A property industry body has slammed the Brisbane City Council over “drastic rates increases” for student accommodation and build-to-rent properties.
In its latest Budget the Brisbane City Council introduced new rating tools for purpose-built student accommodation and build-to-rent proeprties as part of a focus on the burgeoning sectors.
Property Council Queensland executive director Jen Williams said some property owners had been slugged rates increases of more than 200 per cent.
Williams said the two sectors provided some of the highest-density housing in Brisbane, supporting supply and affordability issues in Brisbane.
“Brisbane City Council has previously acknowledged the importance of purpose-built rental housing in addressing the housing crisis,” she said.
“In the same Budget that introduced these drastic rates increases, Council announced an incentive package to stimulate the delivery of new build-to-rent projects.
“Streamlining planning processes on the one hand yet ramping up ongoing operating costs on the other hand, sends a mixed message to investors and ultimately impacts the level of rent being paid by tenants.”
Brisbane is home to about 16,000 students living in purpose-built student accommodation while a number of build-to-rent projects are now under construction.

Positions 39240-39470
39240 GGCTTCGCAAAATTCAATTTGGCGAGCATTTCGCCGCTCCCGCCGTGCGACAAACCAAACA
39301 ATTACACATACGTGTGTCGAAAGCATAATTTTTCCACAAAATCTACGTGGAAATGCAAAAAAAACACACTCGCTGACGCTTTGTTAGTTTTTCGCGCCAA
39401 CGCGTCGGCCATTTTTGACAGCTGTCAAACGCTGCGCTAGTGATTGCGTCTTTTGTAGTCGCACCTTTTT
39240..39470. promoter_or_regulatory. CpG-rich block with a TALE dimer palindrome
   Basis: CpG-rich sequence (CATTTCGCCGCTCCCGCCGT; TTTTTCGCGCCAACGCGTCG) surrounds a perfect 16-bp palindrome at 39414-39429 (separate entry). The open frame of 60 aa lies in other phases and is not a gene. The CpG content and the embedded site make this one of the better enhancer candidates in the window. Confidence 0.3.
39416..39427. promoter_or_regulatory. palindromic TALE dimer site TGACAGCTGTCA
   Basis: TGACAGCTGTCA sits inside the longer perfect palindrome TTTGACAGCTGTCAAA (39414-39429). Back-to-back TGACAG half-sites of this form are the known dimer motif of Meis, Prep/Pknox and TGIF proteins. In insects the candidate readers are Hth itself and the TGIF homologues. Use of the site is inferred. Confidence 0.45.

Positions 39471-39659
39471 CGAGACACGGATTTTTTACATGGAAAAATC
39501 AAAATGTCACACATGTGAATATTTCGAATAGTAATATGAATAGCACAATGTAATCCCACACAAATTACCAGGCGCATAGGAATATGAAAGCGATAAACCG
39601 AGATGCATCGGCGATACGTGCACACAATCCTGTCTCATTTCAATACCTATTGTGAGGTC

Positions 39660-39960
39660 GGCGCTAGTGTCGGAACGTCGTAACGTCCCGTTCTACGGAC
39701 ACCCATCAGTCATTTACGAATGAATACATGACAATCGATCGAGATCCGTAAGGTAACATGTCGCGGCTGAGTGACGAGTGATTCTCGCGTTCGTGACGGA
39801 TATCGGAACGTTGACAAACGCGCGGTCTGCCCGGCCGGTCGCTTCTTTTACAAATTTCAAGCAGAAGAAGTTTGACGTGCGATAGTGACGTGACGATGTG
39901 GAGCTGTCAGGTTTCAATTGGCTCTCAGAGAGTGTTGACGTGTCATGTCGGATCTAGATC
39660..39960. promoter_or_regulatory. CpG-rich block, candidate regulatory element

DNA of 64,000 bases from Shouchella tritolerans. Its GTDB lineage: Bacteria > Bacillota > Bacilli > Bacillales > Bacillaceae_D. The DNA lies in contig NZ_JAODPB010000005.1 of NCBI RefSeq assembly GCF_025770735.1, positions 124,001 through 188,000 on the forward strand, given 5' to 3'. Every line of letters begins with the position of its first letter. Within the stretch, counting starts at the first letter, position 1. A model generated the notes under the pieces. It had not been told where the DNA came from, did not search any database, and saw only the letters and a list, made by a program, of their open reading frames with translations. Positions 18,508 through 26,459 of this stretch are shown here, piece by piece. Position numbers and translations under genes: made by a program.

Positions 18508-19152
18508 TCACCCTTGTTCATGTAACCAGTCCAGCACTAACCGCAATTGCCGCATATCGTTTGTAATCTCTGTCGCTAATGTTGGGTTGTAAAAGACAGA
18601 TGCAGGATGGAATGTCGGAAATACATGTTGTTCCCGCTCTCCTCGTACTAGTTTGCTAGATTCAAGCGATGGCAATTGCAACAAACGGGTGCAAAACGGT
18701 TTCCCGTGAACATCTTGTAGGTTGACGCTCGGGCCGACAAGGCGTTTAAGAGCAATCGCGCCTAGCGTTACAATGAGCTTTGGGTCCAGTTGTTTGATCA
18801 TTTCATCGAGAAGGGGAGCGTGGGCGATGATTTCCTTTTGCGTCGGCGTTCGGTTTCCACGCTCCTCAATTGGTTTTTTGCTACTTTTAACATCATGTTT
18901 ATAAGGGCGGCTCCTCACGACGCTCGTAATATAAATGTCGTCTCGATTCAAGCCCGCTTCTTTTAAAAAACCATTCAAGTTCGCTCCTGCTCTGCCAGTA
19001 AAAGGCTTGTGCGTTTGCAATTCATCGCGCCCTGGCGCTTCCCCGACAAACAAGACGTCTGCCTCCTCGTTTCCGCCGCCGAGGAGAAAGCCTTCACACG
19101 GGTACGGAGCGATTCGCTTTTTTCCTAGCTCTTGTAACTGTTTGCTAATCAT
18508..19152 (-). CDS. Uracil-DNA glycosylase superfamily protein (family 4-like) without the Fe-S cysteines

Property Council student accommodation president Anouk Darling described the rate hikes as “absolutely unfathomable”.
Brisbane has some of the lowest vacancy rates in Australia in student beds.
A report released late last year by the Student Accommodation Council—an arm of the property council—revealed many Australian cities were already at capacity for student accommodation beds, with Brisbane, Perth and Adelaide expecting zero vacancy rates in 2023.
Cedar Pacific is spearheading one of the state government’s pilot project sites, while Frasers Property is developing its Brunswick Street build-to-rent, Mirvac’s Newstead is under way, and Lendlease recently broke ground on its build-to-rent community near the showgrounds.
There are plans for other build-to-rent projects in the Olympic Games Gabba precinct and the athletes village area at Hamilton.
The city opened its doors to the growing asset class but concern is growing that this latest move could take some of the heat out of the market.
A build-to-rent developer who did not wish to be named told The Urban Developer that developers and operators were likely to pass on the additional costs to end users.
“Operating costs are a big consideration in the long-term viability of build-to-rent projects,” he said.
“Build-to-rent owners hold these assets for up to 20 years and this increase in costs amplified over that time would be heavily scrutinised.”
The Brisbane City Council was contacted for comment.
Article source: www.theurbandeveloper.com